Opponents, however, point to their many years of working and living around that levee, as substantial knowledge on which their opinions are based.
Cathy Yerxa, who said her family farms lots of riverfront ground from Princeton to Knights Landing, does not think the developers’ study reflects a truly bad seepage year, and believes more study is necessary.
The developers did change their initial French drain proposal to a pond and piping system they believe is a sound plan to move water out of the area without impacting neighbors.
Seepage and storm water would be moved through a pipe to a pond and held, then pumped through additional piping down one of three county streets - East Oak, East Clay or East Parkhill – to Bridge Street.
Additional piping would take the water from there to the Caltrans canal, and ultimately out to Colusa Industrial Properties where it will be pumped back into the river.
The developers note that not only does it benefit their project and their immediate neighbors, but will also solve a number of other drainage issues, including the flooding on Bridge Street.
The developers proposal is to build out the project in phases, something virtually everyone agrees is necessary given the economic climate.
However, opponents do not think the drainage system can be built out in phases. They argue it needs to be completed in its entirety before any housing phase is constructed.
The developers do not believe that is necessary, but have indicated if that becomes a condition of the project, then that will be done.
Other issues that are part of discussion include schools.
While it is a senior project and not likely to involve school-aged children, Colusa Unified School District
Superintendent Larry Yeghoian told the council student impact and bussing issues need to be addressed in the event it is not a senior-only project.
And that was also a concern of area resident Steve Garofalo. He does not want to see the kind of affordable housing that he believes has already become problematic in the town.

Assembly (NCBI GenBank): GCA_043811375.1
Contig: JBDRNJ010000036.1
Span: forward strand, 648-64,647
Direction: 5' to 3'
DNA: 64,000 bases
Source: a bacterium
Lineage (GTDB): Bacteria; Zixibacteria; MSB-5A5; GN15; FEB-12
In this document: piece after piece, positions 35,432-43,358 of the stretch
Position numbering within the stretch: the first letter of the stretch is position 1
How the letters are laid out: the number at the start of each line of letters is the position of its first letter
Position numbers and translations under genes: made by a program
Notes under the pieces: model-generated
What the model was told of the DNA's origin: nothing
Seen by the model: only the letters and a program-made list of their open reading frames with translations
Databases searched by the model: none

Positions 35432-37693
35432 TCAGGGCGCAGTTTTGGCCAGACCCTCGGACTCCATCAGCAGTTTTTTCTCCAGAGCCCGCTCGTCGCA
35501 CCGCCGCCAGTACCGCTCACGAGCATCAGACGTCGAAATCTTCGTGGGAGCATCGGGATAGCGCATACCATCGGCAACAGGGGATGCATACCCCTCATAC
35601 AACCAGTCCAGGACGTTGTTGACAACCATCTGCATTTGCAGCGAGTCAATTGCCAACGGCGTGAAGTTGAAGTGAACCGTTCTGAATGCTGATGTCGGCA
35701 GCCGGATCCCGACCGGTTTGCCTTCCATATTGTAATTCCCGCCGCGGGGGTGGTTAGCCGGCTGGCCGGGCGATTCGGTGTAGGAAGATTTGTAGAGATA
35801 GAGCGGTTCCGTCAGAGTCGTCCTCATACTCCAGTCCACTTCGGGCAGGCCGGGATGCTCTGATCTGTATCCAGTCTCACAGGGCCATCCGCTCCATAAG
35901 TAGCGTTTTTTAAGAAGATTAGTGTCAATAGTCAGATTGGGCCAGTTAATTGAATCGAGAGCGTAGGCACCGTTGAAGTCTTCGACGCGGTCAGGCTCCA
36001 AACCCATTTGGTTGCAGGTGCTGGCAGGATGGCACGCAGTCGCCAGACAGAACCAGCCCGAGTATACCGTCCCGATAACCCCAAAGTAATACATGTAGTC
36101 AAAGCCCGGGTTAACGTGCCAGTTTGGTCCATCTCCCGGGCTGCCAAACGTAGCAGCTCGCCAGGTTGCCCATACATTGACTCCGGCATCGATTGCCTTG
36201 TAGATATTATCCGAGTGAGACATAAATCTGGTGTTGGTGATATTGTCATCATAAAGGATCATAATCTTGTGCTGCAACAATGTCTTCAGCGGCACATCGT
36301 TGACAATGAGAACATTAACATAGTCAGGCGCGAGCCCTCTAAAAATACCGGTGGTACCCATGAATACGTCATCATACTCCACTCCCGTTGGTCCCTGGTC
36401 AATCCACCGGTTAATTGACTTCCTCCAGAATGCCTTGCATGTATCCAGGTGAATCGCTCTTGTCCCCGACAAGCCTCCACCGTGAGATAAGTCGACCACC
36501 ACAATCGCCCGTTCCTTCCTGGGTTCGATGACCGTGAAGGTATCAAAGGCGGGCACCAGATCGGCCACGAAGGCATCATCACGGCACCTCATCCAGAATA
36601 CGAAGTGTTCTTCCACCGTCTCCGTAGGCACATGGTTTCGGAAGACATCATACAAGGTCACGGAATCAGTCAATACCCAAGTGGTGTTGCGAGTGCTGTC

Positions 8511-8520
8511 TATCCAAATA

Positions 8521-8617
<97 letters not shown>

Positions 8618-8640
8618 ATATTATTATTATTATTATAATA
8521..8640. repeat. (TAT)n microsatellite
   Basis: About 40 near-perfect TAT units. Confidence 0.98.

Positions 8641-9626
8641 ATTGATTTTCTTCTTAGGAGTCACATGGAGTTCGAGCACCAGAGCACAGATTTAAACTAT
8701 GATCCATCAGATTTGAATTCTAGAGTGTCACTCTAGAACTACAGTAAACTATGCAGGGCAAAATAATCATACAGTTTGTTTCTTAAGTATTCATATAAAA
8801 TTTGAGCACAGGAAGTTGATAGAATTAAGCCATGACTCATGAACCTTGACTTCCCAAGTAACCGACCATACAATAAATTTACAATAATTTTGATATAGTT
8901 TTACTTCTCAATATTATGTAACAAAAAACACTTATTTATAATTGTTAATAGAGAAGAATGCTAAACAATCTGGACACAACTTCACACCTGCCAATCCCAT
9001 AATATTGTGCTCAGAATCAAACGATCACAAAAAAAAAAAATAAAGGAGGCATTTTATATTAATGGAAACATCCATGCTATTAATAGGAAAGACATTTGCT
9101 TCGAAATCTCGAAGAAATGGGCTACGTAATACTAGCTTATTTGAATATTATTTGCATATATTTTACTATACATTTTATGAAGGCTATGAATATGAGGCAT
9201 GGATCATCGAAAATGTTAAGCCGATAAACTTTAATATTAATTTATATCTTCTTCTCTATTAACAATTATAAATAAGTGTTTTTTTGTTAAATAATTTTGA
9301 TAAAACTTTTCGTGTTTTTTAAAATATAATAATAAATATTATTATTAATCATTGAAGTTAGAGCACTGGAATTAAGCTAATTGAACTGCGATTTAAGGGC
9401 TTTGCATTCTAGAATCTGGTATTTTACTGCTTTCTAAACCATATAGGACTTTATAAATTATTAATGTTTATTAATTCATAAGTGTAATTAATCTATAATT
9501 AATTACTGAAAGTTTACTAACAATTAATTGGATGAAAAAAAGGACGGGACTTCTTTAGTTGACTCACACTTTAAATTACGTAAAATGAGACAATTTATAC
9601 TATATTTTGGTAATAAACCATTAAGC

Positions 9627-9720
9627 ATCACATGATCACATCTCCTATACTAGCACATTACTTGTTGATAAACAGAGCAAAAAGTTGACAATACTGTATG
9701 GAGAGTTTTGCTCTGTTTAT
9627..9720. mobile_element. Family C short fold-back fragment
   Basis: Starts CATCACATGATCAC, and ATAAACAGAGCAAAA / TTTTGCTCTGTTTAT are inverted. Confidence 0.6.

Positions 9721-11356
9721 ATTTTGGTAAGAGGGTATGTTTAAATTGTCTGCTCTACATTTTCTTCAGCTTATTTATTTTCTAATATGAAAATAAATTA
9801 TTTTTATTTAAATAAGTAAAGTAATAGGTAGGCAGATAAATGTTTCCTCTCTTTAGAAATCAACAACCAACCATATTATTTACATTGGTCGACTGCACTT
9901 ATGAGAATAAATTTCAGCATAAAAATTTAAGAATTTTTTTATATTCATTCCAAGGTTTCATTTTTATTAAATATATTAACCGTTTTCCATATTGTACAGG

Olivas all but guaranteed that kind of housing will not be part of the project, and was even willing to put it in writing if he can legally do so under the law.
George Graham, plant manager at the neighboring rice milling operation, said the project is a threat to the operation, arguing the plant makes a lot of noise and he wonders if the new residents will accept that or pressure officials for a change.
Traffic, street parking, impacts on existing agriculture, even future FEMA flood maps and the change to the area lifestyle are issues that have been raised about the project.
There is still a question of whether a 150-foot setback from the levee toe will be required. The plan has nine homes that would be inside that perimeter.
A letter from the levee district is expected before the April 18 date.
At one point the meeting erupted in a tense exchange between Dick Armocido and some of the council members when he seemed to suggest that if they were not born in Colusa, or had not gone to local schools, they should not be making these decisions.
Armocido clarified his position on Wednesday.
He said he was trying to point out that there is a history and dynamic to the issue that goes back many, many years and that is important to know.
Armocido admits he lost track of his point when the exchange took place.